You may be encouraged to walk. Walking helps many women
feel more comfortable during early labor.
Newborn care decisions
Before your baby is born,
plan ahead about:
Keeping your baby with you for at least 1
hour after birth, for bonding. (Many hospitals allow rooming-in, with no
mother-baby separation during the entire hospital stay.)
Preventing breast-feeding problems. You can plan ahead for
breast-feeding support in case you need it. Check around for a
lactation consultant. Some hospitals have them
in-house. You can also make sure that hospital staff knows not to give your
baby supplemental formula, unless there is a medical need.
certain procedures—such as a vitamin K injection, a heel prick for a blood
test, and the use of eye medicines—so that you have more time to bond with your baby in the hours after birth.
Whether and when you'd like visitors,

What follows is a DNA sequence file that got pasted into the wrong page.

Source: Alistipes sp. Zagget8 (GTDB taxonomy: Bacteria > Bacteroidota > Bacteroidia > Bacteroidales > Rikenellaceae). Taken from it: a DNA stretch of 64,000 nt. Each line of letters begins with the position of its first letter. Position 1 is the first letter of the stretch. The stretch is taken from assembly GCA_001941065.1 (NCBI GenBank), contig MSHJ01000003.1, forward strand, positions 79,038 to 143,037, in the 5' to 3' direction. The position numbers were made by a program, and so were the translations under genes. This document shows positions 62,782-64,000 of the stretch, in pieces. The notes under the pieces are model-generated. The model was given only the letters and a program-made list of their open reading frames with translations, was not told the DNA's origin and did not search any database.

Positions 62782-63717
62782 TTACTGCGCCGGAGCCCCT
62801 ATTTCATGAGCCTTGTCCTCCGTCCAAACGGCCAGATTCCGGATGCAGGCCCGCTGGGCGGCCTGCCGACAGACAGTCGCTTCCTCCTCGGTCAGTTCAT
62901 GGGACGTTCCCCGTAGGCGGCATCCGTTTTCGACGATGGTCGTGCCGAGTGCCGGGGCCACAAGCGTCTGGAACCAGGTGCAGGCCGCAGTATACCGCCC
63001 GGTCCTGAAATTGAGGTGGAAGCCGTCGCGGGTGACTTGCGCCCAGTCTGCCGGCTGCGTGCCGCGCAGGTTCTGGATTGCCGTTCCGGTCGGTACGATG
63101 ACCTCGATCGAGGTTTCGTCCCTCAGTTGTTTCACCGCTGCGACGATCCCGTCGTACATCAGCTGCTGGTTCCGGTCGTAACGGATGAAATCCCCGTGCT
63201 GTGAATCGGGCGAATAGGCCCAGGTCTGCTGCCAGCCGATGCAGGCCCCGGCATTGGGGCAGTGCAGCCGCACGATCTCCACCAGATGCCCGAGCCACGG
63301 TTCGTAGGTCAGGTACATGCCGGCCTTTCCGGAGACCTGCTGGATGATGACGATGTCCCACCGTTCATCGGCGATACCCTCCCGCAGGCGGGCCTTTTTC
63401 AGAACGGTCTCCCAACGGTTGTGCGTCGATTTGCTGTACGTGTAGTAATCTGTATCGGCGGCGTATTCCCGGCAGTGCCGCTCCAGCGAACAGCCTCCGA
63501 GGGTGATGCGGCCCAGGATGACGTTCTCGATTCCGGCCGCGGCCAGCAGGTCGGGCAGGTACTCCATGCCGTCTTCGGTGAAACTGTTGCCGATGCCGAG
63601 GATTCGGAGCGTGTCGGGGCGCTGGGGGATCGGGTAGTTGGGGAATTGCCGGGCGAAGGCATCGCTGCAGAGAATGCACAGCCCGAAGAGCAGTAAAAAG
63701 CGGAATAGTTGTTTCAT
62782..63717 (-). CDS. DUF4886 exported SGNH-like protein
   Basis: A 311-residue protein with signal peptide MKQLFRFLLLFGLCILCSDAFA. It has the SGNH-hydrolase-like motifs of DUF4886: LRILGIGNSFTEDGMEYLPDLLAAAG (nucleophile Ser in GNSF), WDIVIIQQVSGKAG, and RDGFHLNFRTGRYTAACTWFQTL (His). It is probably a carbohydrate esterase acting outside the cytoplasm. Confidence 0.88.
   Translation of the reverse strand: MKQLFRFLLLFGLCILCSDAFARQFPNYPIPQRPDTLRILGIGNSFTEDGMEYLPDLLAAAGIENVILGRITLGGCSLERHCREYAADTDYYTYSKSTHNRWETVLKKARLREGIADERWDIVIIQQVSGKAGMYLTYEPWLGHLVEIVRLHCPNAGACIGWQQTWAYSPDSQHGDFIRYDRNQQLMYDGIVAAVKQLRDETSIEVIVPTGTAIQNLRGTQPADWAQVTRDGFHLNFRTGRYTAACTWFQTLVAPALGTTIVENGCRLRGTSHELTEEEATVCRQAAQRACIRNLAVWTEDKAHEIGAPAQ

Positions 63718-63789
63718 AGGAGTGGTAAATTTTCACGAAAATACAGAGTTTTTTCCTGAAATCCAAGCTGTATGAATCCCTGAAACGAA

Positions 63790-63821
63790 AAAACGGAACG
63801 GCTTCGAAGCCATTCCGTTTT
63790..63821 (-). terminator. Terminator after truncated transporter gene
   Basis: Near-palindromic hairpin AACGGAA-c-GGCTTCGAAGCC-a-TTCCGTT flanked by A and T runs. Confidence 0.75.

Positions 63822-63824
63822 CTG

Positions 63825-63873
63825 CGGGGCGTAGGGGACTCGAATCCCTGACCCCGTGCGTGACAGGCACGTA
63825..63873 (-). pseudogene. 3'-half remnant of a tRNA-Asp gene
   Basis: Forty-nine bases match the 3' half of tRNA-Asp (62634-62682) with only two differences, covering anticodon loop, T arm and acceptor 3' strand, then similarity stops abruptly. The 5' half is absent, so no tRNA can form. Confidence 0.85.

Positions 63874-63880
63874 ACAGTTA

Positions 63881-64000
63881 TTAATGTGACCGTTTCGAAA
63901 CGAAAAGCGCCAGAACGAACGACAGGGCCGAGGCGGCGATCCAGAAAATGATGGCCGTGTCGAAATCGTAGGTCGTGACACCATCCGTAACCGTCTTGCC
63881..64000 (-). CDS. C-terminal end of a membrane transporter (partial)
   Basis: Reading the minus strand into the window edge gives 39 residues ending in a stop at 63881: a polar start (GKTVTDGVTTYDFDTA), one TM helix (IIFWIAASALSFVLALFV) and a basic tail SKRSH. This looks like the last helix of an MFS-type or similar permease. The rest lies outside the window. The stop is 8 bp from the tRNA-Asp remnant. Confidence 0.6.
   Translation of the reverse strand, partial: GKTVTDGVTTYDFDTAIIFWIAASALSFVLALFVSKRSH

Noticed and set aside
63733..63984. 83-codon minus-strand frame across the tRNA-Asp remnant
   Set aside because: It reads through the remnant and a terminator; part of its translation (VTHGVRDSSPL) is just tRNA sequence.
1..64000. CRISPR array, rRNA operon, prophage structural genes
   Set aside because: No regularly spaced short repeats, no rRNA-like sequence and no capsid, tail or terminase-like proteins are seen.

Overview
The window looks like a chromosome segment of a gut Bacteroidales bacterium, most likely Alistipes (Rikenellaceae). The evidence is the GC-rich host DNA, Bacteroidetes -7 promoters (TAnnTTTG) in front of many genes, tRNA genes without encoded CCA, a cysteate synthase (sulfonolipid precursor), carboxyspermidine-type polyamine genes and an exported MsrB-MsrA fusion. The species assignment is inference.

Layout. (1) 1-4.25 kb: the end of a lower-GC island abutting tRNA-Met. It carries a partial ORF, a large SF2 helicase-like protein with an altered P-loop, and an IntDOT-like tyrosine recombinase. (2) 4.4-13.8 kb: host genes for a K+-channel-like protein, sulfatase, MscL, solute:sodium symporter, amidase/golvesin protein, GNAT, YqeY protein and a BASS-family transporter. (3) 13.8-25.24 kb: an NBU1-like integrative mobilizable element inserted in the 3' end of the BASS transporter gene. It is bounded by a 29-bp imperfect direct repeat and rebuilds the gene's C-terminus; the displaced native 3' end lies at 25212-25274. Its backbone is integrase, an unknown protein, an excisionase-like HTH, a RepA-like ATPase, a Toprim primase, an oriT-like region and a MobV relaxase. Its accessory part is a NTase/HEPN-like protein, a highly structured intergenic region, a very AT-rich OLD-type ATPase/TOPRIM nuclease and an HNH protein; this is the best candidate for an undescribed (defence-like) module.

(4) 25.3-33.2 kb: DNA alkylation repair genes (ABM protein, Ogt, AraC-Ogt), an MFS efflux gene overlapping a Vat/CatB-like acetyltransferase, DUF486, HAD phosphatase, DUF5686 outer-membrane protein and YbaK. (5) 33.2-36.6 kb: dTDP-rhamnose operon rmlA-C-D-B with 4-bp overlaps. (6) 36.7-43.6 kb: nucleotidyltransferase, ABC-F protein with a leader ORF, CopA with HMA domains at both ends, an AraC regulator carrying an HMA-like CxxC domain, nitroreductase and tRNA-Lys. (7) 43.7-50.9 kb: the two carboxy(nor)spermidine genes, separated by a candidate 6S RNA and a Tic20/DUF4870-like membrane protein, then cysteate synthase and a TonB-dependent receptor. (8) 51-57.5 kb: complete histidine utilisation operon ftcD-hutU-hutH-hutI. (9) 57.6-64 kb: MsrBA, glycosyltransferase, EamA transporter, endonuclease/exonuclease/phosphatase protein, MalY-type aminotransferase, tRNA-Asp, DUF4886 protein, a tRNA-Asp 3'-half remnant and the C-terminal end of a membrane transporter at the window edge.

including children in your family.
No one can predict when labor will start. One woman can have all
the signs that her body is ready to deliver, yet she may not have the baby for
weeks. Another woman may have no advance signs before she goes into active
labor. First-time deliveries are harder to predict.
Signs that labor may start soon
Late in your pregnancy, your doctor or midwife will tell you what to do when you think you are in labor. Early labor can be different for every woman. At first, your contractions may not be regular, and they may happen only now and then.
You may have signs that early
labor is not far off.
Braxton Hicks contractions may become more frequent and stronger, and perhaps a little
painful. You may also feel cramping in the groin or rectum or an ongoing ache
low in your back.